Review of Zephyr: Winds of Change — Part I. The Unboxing and First Impressions

Just today, I received my copy of Zephyr: Winds of Change. It’s a cooperative board game set in a SteamPunk world, with fighting, flying airships! What’s it look like?

Unboxing it reveals a lot of good looking components.

This was a Kickstarter that promised delivery in March 2017. It only missed by about 2 weeks (it’s currently April 14th), which is pretty good for a Kickstarter!

It looks fantastic.

My plan is to review this game in several parts. Part I will be the unboxing and first impressions (after playing through it once to see how it works). Later on, after I’ve had a chance to teach it to others and play full sessions, I will have a better idea of how it plays long term.

So, here we go …


Unboxing revealed very high quality components. The cards are nice quality (linen-coated I think), and have some great art.

One of the coolest features of this game is that there are clear cards (the lady below) that go on top of normal cards: the combination makes a “new card” (sorta like Mystic Vale).  There are 40 clear cards (called “personality cards”) that be fitted onto the faction cards.

The rulebook and Introduction look real good. They have plenty of pictures inside, use big fonts and seem easy to read. This is a good sign.

As I am punching out the pieces and separating out decks, I am consulting the main rulebook. I do like everything I am seeing, but I am slightly annoyed that the decks aren’t marked better. They use iconography, which is fine, but a word like “Assignments” and “Missions” coupled with the Iconography on the back of the decks would make the game easier to learn. I understand the goal these days is to make things as language independent as possible, but given the amount of text in this game, it wouldn’t have taken much work to mark the backs of the decks. This is a very minor annoyance, but one nonetheless.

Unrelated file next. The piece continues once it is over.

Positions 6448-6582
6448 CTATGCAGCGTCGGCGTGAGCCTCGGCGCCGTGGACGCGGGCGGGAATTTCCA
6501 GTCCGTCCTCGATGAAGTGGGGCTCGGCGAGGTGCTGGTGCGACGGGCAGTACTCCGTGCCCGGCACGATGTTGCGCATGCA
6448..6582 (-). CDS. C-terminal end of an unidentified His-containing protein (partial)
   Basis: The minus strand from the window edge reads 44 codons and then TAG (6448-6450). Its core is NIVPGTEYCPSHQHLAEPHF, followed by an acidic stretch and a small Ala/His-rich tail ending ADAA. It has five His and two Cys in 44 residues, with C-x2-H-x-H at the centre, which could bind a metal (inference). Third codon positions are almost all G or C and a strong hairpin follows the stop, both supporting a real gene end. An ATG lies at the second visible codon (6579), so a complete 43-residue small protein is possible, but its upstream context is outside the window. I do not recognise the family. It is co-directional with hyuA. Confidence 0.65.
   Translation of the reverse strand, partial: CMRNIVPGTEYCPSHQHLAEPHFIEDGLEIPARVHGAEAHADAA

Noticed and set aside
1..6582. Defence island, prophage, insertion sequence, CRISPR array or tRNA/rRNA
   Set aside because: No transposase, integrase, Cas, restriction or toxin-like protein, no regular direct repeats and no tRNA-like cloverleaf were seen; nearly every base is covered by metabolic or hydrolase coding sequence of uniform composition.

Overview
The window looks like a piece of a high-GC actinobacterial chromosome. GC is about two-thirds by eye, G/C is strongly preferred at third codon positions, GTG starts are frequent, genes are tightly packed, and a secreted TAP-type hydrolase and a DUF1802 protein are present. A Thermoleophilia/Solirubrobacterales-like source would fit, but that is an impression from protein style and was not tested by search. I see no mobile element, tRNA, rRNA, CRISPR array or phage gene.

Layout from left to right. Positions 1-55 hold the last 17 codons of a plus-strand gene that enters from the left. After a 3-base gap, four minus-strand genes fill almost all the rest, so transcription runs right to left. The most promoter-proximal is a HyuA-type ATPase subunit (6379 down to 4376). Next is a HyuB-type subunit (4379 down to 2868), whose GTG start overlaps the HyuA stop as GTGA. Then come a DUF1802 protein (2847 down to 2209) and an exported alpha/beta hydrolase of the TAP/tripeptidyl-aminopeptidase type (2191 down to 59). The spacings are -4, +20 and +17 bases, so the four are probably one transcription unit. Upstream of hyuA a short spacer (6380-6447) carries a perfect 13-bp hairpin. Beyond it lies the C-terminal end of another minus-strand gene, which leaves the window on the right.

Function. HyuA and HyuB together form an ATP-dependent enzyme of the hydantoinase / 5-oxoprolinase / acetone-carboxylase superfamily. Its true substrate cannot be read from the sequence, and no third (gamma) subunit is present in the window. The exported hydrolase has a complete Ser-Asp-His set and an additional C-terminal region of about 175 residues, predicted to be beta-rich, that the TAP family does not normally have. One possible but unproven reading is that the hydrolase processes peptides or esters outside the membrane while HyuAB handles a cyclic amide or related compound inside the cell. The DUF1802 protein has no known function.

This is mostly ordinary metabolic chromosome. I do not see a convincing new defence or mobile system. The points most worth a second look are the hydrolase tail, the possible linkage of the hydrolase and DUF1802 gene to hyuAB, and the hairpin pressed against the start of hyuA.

Learn From My Mistake

As I start punching out pieces, I am concerned when I get to the dials. 99% of the time, the teeny-tiny little holes to punch out can be thrown away and/or ignored. THESE MATTER IN Zephyr! The A and B must line up. If you accidentally punch them out too soon, you may lose track of where the As and Bs go!


Probably the easiest thing to do is Punch out just the A pieces (so you don’t lose track of which is which). Don’t forget to punch out the square holes BEFORE you attach the plastic peg/hole. You want the smooth sideof the peg on top, and the rough open side underneath the dial.


Attach the A pieces first, then repeat with the B pieces.

It sounds stupid to emphasize this, but, how many games care about these teeny tiny holes? Most games DO NOT .. Zephyr does.

Color Continuity

My first real gripe is that the colors don’t seem consistent. Take a look at all the cards that have the same sign (for this faction).

The symbol is three different colors: deep blood red, white,  and off-red on three different places (target, ship, and cards, respectively).  The faction cards don’t even have a symbol (strictly speaking, the factions can crew any ship, so it maybe confusing to have the symbol).

It’s not the end of the world, as you can follow the symbol, but I would have
expected the color to be the same everywhere. See two other ships below.

Another place: the upgrade cards. The colors on the markers (which are systems you put onto your ship) don’t quite match the colors on the cards. Again, not the end of the world, but still slightly annoying. It’s not a big deal, except that the silver cards in my deck look much more orange than silver. They almost match the bronze upgrades. I am sure it was a printing issue, but hopefully they will fix it in a later version.

Intro Book

The intro book is real good into getting you into the “feel” of the game quickly, and taking you through the core mechnisms quickly.  It’s very well laid-out, with lots of pictures.  It’s a big font, and “thematic”.  I got the sense of the game very quickly after reading this.

I found a few editing minor errors, the biggest of which was that the “Day One” paragraph finished a sentence with an “or” … or WHAT???